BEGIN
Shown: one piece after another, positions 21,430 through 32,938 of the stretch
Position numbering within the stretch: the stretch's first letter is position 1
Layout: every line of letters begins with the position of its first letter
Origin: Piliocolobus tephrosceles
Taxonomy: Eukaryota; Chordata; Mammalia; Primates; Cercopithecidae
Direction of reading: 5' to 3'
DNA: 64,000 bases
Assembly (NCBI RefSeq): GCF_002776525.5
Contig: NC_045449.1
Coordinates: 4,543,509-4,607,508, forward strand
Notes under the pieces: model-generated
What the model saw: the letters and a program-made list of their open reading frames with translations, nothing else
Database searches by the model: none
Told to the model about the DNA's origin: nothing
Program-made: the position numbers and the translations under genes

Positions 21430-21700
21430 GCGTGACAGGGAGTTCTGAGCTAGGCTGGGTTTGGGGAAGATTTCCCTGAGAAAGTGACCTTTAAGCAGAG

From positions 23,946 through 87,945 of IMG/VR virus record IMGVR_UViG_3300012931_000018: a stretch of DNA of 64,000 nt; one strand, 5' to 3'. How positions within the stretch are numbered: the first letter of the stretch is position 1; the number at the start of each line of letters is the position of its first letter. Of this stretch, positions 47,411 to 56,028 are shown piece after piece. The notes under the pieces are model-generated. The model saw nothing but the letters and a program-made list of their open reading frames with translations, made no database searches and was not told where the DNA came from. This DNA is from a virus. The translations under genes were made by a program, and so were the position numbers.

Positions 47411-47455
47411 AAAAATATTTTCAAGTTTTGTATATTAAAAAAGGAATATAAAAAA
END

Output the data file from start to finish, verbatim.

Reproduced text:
Shown: one piece after another, positions 21,430 through 32,938 of the stretch
Position numbering within the stretch: the stretch's first letter is position 1
Layout: every line of letters begins with the position of its first letter
Origin: Piliocolobus tephrosceles
Taxonomy: Eukaryota; Chordata; Mammalia; Primates; Cercopithecidae
Direction of reading: 5' to 3'
DNA: 64,000 bases
Assembly (NCBI RefSeq): GCF_002776525.5
Contig: NC_045449.1
Coordinates: 4,543,509-4,607,508, forward strand
Notes under the pieces: model-generated
What the model saw: the letters and a program-made list of their open reading frames with translations, nothing else
Database searches by the model: none
Told to the model about the DNA's origin: nothing
Program-made: the position numbers and the translations under genes

Positions 21430-21700
21430 GCGTGACAGGGAGTTCTGAGCTAGGCTGGGTTTGGGGAAGATTTCCCTGAGAAAGTGACCTTTAAGCAGAG

From positions 23,946 through 87,945 of IMG/VR virus record IMGVR_UViG_3300012931_000018: a stretch of DNA of 64,000 nt; one strand, 5' to 3'. How positions within the stretch are numbered: the first letter of the stretch is position 1; the number at the start of each line of letters is the position of its first letter. Of this stretch, positions 47,411 to 56,028 are shown piece after piece. The notes under the pieces are model-generated. The model saw nothing but the letters and a program-made list of their open reading frames with translations, made no database searches and was not told where the DNA came from. This DNA is from a virus. The translations under genes were made by a program, and so were the position numbers.

Positions 47411-47455
47411 AAAAATATTTTCAAGTTTTGTATATTAAAAAAGGAATATAAAAAA